By Reedah Hayder
Liberal Marci Ien, former co-host of CTV’s The Social, won Toronto Centre’s federal by-election on October 26 with a lower but still substantial vote compared with the 2019 election.
The seat, held by the Liberals since 1993, was vacated when former finance minister Bill Morneau resigned in August following exposure of his involvement in the WE Charity scandal.
Ien said, “When this riding opened and it was the riding I was born in – I was born in St. James Town – I thought ‘wow, do I sit at this very comfortable place, this panel [The Social] and continue to discuss things, or do I try and take a run at a position that would allow me to make some change and put action to those words?’”
As the new member of Parliament for Toronto Centre, Ien said one of her main focuses will be housing. “Housing wraps into homelessness and mental health. It’s my top priority right now.”
Ien said choosing the Liberal Party was “a no-brainer.”
“There’s so much work that needs to be done but at least there’s a willingness to work. This is the government that welcomed refugees and stands up for immigrants and new Canadians.”
Ien won with 10,581 votes, 42.0 percent of those voting. In second place, with 8,250 votes (32.7 percent) was Annamie Paul, who had become the leader of the Green Party on October 3. She is the first Black Canadian and first Jewish woman leader of a major federal party in Canada.
Paul thanked the riding’s voters for taking a chance on the Greens. In the 2019 election, she had won just 7 percent of the vote.
“These were people who, for the most part, were doing something they’ve never done before, which is voting Green,” she said.
This is the first time the Green Party has come second in Toronto Centre, more than quadrupling its 2019 proportion of the vote.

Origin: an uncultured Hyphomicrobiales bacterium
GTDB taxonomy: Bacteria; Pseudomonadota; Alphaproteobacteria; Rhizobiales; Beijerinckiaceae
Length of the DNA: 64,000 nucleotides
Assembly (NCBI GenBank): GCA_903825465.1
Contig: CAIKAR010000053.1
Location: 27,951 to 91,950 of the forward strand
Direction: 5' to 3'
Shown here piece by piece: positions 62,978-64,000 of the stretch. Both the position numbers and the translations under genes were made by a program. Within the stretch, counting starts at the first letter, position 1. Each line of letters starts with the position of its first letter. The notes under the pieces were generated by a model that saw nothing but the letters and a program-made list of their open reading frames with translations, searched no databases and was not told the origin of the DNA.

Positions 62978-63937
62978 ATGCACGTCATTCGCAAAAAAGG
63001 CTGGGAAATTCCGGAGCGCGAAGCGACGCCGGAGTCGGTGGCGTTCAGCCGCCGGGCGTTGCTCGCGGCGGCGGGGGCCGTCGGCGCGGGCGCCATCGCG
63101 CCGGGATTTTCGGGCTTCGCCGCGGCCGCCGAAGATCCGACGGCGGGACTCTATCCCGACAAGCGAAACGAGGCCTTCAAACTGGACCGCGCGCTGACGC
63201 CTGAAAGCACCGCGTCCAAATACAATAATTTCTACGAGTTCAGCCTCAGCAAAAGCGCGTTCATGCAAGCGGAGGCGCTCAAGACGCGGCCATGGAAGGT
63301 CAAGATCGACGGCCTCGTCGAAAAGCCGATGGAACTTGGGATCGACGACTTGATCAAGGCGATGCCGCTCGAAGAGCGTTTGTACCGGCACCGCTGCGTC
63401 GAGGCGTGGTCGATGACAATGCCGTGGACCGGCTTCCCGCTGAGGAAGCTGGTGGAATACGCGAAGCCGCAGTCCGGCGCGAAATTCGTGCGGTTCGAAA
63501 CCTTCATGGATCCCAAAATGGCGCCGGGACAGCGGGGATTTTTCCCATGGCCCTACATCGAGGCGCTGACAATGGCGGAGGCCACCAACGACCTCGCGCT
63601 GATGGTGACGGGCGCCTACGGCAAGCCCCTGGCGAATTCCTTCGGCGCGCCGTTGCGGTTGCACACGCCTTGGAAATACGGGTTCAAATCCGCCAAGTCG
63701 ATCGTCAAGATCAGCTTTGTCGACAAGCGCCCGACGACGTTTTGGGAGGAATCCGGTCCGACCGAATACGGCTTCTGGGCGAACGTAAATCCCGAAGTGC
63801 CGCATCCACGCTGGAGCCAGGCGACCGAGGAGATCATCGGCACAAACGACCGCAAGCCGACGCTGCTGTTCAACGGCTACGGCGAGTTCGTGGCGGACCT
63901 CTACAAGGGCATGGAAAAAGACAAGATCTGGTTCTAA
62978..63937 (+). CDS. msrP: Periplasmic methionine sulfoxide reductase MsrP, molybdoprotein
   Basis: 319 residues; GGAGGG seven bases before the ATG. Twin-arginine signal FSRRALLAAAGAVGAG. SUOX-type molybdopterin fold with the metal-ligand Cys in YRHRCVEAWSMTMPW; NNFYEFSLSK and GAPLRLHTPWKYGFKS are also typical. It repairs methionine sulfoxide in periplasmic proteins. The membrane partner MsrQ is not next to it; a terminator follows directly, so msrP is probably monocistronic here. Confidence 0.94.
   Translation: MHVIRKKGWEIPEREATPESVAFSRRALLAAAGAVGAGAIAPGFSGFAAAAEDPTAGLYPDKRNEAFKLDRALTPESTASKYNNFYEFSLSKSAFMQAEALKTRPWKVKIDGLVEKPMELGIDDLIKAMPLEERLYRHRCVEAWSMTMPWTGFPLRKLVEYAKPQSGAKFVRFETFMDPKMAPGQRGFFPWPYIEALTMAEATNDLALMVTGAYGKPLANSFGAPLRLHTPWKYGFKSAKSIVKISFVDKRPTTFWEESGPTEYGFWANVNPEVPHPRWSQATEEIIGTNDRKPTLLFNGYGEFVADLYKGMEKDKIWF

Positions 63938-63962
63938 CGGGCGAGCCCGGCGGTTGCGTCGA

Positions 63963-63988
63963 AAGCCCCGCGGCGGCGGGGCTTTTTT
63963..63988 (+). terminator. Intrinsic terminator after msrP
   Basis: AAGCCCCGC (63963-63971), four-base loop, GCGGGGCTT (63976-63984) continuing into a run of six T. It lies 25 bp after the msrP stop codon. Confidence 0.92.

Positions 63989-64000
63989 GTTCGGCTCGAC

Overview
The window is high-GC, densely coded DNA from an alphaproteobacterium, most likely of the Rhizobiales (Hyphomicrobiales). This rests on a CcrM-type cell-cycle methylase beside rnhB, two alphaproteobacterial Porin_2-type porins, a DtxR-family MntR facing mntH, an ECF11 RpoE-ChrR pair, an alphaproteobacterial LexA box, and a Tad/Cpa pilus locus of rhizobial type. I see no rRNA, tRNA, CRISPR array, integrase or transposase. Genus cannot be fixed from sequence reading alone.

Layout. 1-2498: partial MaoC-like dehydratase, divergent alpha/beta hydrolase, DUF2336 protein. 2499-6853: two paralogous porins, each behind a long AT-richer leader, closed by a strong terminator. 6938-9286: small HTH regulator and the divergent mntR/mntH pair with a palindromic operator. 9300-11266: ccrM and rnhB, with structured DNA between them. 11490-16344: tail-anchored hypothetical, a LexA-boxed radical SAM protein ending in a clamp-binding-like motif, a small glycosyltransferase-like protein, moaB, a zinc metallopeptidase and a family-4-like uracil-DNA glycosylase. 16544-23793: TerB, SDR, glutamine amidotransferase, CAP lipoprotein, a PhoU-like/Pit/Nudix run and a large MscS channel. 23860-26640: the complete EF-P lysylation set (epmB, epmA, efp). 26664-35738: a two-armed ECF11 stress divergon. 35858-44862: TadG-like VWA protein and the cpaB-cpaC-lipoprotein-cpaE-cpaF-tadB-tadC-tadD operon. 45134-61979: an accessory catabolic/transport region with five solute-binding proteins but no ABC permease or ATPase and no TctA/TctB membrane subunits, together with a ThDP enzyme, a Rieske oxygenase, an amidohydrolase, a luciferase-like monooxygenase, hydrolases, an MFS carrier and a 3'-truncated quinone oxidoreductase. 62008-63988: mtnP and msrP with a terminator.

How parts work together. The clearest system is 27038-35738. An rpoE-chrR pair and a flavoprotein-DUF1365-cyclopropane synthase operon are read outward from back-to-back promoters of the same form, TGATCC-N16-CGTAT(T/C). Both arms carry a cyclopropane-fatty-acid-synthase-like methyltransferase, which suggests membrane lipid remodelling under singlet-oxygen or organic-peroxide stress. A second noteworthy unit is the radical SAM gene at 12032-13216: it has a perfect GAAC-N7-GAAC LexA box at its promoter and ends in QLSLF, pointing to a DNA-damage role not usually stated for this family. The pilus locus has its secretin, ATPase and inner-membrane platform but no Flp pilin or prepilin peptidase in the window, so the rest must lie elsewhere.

New Democrat Brian Chang came third with 17 percent, while Conservative Benjamin Gauri Sharma took 5.7 percent and Baljit Bawa got 1.1 per cent for the People’s Party.
With less than 1% percent of the vote was Keith Komar of the Libertarian Party with 0.5% percent, along with Kevin Clarke, an independent candidate, also with 0.5% percent. This list includes Dwayne Cappelletti of Free Party Canada, who finished with 0.3% percent, and Above Znoneofthe, an unaffiliated candidate, who took 0.2% percent.
Only 31 percent (25,203) of 81,400 registered electors voted in this by-election, which traditionally has a lower turnout than general elections.
Just 7,960 people voted in advance polls in the Toronto Centre by-election, according to Elections Canada, compared with more than 13,000 in the general election last year. Mail-in ballots were requested by 362 voters, while 118 rejected their ballots.
This by-election and one in York Centre were the first to be organized by Elections Canada since the pandemic started. New health safety measures at the polls included social distancing, and offering face masks, hand sanitizer and single-use pencils, while recommending that voters bring their own pencils.